On Friday 7th October we were honored to have Dr. Pete Warden, Chairman of the Breakthrough Foundation and former director of Nasa Ames, in DIAS Dunsink Observatory to give a public lecture for Space Week.
The talk was titled ‘Life in the Universe and Private-Sector SPace Science Initiatives. Dr. Warden began by discussing the work of the Breakthrough Foundation, which intends to highlight and acknowledge the work of scientists by awarding the Breakthrough Prize to a select few each year. The Breakthrough Prize, renowned as the “Oscars of Science”, recognizes the world’s top scientists working in the fundamental sciences.
Dr Warden also discussed the work of the breakthrough Listen initiative which is the largest scientific research program aimed at finding evidence of civilizations beyond Earth. He explained some of the signals that have been measured by the instruments involved in the initiative and how they are examined to determine whether or not they could be signals sent from other civilisations.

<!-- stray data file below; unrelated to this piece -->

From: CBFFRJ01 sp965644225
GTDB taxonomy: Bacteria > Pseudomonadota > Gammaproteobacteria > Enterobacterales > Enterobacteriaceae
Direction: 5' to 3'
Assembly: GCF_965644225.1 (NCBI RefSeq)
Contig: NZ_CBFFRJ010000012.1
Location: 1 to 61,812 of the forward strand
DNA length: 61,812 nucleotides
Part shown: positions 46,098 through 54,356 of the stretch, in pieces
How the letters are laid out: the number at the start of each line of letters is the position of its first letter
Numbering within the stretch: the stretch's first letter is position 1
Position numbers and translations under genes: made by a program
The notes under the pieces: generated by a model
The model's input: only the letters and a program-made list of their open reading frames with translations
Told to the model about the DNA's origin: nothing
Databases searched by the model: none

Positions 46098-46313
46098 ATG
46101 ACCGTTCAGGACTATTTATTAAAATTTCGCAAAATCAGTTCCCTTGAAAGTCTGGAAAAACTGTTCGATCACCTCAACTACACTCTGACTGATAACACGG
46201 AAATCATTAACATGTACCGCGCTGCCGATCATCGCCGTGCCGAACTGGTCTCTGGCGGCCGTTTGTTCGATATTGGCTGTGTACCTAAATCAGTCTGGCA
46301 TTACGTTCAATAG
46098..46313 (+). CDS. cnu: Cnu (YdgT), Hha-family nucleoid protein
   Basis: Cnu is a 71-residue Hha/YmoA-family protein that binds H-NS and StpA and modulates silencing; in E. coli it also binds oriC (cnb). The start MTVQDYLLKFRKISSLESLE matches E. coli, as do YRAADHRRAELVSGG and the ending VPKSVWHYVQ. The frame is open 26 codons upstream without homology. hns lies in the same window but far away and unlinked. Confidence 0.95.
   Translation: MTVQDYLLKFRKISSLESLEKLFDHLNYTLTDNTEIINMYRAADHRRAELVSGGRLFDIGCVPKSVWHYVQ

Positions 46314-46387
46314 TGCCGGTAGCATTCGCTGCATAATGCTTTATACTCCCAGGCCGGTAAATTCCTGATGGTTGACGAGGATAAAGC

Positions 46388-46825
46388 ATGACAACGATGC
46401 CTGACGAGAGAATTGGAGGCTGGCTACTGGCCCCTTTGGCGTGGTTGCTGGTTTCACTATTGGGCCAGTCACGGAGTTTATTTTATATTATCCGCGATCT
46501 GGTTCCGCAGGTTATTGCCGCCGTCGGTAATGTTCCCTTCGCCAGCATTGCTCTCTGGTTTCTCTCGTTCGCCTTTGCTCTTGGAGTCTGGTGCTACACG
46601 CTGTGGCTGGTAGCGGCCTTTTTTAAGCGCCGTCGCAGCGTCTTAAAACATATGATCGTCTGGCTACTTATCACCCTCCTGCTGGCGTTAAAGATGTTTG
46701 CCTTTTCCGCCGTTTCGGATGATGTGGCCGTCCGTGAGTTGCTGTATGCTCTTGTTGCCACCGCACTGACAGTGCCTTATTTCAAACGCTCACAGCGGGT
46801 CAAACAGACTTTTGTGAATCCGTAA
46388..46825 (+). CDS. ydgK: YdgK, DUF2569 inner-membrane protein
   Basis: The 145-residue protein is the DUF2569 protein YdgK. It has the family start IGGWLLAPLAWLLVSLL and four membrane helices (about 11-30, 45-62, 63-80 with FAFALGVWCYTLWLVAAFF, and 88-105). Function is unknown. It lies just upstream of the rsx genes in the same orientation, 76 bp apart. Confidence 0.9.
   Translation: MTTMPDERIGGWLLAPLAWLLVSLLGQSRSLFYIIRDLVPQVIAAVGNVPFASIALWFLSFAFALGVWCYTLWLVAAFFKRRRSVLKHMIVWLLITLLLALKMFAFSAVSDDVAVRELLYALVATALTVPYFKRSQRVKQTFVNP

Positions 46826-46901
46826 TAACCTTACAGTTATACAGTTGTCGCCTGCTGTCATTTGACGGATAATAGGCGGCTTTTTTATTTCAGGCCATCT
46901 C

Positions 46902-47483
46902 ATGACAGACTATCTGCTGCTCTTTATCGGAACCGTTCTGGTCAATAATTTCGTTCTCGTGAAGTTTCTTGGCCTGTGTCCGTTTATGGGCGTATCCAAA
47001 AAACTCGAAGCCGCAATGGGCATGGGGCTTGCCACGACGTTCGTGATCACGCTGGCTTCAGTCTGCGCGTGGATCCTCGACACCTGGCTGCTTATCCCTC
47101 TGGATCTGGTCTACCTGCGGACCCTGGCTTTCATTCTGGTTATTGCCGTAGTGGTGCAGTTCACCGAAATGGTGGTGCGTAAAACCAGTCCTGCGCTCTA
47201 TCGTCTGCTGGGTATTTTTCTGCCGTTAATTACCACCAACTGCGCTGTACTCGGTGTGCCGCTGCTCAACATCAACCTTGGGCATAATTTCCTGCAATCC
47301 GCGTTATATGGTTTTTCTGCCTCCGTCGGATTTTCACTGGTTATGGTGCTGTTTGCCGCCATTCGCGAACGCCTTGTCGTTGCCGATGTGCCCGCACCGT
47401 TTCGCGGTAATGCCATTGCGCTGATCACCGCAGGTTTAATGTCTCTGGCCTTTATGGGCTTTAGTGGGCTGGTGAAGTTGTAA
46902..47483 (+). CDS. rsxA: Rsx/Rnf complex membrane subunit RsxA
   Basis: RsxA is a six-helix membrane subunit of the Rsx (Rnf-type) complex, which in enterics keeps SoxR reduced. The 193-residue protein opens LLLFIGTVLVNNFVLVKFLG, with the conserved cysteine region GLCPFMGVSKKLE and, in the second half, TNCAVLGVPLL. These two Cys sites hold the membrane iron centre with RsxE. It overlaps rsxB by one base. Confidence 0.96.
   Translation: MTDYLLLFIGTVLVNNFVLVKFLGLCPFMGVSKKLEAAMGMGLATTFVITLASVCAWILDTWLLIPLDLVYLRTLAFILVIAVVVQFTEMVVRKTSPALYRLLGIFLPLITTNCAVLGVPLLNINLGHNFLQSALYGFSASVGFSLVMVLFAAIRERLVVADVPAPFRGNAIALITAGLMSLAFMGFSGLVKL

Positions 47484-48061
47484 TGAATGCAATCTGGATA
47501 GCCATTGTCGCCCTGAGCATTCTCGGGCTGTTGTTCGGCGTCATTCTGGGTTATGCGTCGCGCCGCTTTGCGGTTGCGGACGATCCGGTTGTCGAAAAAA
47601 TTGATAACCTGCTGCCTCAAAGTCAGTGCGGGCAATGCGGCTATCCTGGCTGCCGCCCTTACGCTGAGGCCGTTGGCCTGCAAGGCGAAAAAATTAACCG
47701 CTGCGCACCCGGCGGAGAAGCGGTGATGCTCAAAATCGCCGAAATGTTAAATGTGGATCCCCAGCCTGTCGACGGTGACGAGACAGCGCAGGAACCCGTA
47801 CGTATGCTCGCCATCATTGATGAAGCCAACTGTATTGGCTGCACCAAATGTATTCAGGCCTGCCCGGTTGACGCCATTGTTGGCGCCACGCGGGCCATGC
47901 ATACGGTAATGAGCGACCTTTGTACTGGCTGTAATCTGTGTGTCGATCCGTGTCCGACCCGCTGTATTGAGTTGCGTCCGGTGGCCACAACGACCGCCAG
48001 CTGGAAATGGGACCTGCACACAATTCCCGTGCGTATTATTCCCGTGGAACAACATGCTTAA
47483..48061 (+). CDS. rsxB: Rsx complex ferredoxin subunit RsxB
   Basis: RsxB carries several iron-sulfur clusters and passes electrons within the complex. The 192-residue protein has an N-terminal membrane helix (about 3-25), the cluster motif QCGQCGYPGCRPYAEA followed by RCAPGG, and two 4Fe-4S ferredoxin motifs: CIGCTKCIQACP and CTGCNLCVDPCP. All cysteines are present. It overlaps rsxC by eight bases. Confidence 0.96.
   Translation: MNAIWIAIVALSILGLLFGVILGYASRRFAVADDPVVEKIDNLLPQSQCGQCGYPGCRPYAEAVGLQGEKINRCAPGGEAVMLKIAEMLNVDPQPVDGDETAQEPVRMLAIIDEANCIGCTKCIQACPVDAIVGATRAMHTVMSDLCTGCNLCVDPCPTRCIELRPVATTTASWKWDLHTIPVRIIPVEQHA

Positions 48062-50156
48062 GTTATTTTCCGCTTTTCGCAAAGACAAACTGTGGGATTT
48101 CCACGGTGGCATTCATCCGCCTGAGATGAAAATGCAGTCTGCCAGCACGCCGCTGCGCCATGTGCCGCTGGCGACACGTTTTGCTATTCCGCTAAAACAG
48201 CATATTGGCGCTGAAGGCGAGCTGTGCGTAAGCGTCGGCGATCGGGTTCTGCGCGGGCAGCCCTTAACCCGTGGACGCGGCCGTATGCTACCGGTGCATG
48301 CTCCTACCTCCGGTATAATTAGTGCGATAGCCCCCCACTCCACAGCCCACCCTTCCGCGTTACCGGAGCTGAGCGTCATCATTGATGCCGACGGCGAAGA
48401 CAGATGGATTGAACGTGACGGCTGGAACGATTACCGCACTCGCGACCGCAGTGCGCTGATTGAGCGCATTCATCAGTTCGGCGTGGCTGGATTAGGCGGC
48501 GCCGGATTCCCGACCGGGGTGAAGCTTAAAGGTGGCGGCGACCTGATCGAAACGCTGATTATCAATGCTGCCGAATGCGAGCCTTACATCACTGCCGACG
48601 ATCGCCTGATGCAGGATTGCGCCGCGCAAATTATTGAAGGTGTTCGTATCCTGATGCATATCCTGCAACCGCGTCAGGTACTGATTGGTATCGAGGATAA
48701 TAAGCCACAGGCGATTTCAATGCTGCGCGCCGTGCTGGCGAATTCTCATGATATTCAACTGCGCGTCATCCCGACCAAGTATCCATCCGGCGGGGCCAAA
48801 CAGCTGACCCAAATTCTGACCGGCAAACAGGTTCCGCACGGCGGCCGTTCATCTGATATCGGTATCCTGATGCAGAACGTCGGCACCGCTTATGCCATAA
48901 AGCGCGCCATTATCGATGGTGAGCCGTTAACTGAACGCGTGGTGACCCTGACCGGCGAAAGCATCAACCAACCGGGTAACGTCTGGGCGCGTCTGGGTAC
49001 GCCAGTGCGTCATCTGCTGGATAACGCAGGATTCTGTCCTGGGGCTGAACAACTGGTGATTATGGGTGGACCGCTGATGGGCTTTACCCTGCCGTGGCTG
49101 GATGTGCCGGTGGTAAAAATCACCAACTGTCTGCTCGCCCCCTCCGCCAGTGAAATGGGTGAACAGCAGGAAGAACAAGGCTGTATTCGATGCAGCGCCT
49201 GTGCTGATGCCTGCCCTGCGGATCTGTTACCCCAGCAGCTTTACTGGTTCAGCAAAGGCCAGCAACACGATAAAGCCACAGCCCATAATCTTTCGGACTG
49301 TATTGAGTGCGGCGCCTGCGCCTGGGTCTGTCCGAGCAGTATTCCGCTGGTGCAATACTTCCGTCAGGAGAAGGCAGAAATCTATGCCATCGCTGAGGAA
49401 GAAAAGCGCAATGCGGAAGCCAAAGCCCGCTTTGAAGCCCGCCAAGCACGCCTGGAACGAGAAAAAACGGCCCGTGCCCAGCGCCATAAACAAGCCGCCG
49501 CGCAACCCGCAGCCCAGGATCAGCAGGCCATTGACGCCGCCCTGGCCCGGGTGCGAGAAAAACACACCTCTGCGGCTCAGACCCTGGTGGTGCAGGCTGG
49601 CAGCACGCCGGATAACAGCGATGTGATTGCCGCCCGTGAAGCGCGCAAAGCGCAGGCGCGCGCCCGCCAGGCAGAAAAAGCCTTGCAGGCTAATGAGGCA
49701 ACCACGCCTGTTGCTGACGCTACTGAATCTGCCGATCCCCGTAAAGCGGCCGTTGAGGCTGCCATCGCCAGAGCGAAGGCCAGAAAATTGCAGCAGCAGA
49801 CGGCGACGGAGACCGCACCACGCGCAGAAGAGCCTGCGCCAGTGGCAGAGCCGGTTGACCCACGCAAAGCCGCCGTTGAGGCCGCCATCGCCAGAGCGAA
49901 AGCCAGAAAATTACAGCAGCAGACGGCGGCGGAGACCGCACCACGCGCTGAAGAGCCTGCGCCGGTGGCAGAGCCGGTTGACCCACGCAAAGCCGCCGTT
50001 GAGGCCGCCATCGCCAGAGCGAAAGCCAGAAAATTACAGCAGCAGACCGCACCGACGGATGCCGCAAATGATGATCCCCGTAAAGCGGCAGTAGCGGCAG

During the lecture, Dr. Warden also explained an idea of using very small chips to further examine the universe for sources of life. The idea with these small chips is that they would be so lightweight that they could be accelerated by lasers to very large velocities which would allow them to travel to much greater distances than would be possible with current spacecraft.
Dr. Warden also explained other places in the universe where life could exist in the ‘habitable zone’ around other stars. That is planets which are within a specific distance from a star where it is warm enough that water can exist as liquid water and not ice but also not so warm that the water evaporates as steam. During this discussion he also mentioned the recent discovery of phosphine in the atmosphere of Venus, which indicates the presence of life since phosphine is primarily a compound produced by living things.
The event was a great success and Dr. Warden’s talk was thoroughly enjoyed by all.